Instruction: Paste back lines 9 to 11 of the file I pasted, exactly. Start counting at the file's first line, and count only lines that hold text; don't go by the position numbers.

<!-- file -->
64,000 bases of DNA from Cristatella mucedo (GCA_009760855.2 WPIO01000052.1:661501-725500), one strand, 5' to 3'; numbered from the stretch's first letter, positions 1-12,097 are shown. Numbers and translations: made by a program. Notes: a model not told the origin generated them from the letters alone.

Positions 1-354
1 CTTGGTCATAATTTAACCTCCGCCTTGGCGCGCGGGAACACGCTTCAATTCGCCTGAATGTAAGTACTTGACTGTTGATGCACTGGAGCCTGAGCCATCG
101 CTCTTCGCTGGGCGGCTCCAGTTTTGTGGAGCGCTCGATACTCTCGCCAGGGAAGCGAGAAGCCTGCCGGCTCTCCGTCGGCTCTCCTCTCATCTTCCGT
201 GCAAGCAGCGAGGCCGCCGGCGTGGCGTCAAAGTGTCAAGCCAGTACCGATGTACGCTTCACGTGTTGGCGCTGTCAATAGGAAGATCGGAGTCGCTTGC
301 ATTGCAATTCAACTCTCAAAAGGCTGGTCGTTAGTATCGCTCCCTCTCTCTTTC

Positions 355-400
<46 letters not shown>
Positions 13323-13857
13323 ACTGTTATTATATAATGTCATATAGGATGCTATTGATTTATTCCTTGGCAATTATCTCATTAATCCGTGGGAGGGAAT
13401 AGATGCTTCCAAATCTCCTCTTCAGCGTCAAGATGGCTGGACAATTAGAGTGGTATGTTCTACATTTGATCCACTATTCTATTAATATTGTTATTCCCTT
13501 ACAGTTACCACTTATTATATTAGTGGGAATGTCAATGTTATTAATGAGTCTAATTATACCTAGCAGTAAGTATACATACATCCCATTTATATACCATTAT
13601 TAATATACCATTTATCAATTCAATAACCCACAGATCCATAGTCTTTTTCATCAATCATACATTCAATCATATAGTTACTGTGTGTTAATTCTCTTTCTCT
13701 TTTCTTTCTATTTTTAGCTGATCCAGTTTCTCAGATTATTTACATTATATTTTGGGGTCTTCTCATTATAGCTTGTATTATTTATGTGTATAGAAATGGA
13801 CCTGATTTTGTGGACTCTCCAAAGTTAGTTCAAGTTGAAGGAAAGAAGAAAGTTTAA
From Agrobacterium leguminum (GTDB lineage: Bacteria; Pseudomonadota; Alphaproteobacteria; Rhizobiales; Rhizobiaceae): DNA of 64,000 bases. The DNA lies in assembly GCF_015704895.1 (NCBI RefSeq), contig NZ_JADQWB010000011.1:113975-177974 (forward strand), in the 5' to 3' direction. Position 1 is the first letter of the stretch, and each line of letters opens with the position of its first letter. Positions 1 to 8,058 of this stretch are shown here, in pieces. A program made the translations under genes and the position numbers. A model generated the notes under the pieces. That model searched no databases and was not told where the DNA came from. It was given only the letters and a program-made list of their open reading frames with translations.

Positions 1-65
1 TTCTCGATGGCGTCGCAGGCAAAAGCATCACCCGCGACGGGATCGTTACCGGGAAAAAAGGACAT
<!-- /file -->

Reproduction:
Positions 13323-13857
13323 ACTGTTATTATATAATGTCATATAGGATGCTATTGATTTATTCCTTGGCAATTATCTCATTAATCCGTGGGAGGGAAT
13401 AGATGCTTCCAAATCTCCTCTTCAGCGTCAAGATGGCTGGACAATTAGAGTGGTATGTTCTACATTTGATCCACTATTCTATTAATATTGTTATTCCCTT